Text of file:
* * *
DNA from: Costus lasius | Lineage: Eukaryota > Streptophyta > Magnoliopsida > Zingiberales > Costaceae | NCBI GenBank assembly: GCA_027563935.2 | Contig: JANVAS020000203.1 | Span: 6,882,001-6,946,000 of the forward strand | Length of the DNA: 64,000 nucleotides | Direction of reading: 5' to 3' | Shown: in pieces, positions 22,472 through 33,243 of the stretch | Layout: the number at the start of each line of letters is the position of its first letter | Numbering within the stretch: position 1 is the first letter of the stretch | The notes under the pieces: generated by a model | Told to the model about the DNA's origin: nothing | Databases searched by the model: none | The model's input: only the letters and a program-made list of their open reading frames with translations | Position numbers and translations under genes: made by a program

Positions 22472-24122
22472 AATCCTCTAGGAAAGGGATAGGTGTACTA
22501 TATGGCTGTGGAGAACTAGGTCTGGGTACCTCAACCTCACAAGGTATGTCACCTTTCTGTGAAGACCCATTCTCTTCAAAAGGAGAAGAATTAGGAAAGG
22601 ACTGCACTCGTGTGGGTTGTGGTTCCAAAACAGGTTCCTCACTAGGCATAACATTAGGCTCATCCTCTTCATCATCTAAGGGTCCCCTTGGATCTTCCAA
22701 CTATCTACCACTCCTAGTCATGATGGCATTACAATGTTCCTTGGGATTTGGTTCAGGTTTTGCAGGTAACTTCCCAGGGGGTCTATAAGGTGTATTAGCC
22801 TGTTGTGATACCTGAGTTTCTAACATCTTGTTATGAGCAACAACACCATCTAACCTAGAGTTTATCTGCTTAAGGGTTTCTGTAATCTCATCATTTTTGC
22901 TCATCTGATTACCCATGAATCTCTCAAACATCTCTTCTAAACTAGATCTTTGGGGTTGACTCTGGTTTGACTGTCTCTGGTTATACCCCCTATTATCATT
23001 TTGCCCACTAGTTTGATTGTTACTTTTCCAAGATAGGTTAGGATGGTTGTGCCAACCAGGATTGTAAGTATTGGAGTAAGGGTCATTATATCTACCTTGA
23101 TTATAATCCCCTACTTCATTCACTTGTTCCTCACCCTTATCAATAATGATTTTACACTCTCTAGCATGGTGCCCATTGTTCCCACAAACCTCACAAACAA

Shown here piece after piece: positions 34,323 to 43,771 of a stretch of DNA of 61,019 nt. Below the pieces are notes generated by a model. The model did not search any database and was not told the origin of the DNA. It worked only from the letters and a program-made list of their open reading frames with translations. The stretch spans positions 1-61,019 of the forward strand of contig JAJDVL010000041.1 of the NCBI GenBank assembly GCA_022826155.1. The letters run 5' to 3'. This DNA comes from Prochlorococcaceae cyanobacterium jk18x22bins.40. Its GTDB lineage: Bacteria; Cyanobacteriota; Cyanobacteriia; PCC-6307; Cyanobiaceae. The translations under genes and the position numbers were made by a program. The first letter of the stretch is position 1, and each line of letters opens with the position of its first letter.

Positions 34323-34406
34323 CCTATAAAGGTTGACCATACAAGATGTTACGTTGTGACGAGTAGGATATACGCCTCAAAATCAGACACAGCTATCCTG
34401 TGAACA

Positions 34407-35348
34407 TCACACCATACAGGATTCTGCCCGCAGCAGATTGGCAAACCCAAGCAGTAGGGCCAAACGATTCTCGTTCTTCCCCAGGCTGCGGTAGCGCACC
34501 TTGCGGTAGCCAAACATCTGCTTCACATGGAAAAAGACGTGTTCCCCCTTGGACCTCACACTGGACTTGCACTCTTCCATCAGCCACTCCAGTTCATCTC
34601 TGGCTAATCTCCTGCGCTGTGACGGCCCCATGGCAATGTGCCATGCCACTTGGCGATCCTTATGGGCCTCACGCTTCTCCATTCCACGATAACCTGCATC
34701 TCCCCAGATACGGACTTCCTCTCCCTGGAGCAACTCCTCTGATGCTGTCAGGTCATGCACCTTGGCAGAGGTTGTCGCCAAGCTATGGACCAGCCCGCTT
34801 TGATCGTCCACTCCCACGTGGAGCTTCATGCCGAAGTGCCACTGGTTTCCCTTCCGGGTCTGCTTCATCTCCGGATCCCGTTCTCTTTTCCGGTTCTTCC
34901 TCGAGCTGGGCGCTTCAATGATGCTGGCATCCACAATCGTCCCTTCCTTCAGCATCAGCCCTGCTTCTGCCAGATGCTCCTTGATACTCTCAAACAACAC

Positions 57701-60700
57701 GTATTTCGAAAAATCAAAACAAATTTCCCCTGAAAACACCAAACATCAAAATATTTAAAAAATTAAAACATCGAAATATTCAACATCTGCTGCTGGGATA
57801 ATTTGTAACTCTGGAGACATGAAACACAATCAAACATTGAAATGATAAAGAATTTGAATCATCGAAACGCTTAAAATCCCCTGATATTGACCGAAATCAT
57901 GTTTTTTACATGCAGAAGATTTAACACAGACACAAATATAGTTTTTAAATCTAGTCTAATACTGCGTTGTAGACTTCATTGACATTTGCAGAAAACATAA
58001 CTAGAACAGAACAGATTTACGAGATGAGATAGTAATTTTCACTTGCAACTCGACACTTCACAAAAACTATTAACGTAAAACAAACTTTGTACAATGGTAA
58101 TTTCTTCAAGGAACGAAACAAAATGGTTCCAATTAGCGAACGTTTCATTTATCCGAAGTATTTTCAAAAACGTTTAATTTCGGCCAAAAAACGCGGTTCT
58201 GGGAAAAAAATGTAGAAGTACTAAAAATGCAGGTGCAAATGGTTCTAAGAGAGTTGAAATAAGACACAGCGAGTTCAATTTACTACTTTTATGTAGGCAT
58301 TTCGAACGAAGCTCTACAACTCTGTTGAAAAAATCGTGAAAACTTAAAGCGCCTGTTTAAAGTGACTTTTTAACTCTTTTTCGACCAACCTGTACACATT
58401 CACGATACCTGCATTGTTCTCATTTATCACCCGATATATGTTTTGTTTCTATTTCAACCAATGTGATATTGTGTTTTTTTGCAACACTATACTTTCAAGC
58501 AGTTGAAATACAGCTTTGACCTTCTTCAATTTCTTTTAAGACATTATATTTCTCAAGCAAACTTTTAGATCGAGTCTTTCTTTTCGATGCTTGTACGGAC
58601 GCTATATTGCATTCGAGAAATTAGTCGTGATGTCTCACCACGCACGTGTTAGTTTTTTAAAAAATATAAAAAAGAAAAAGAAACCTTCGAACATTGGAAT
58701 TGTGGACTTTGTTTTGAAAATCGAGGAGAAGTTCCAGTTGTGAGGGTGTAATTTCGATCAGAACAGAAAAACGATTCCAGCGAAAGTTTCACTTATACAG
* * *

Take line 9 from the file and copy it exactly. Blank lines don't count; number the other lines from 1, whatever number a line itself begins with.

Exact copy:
23001 TTGCCCACTAGTTTGATTGTTACTTTTCCAAGATAGGTTAGGATGGTTGTGCCAACCAGGATTGTAAGTATTGGAGTAAGGGTCATTATATCTACCTTGA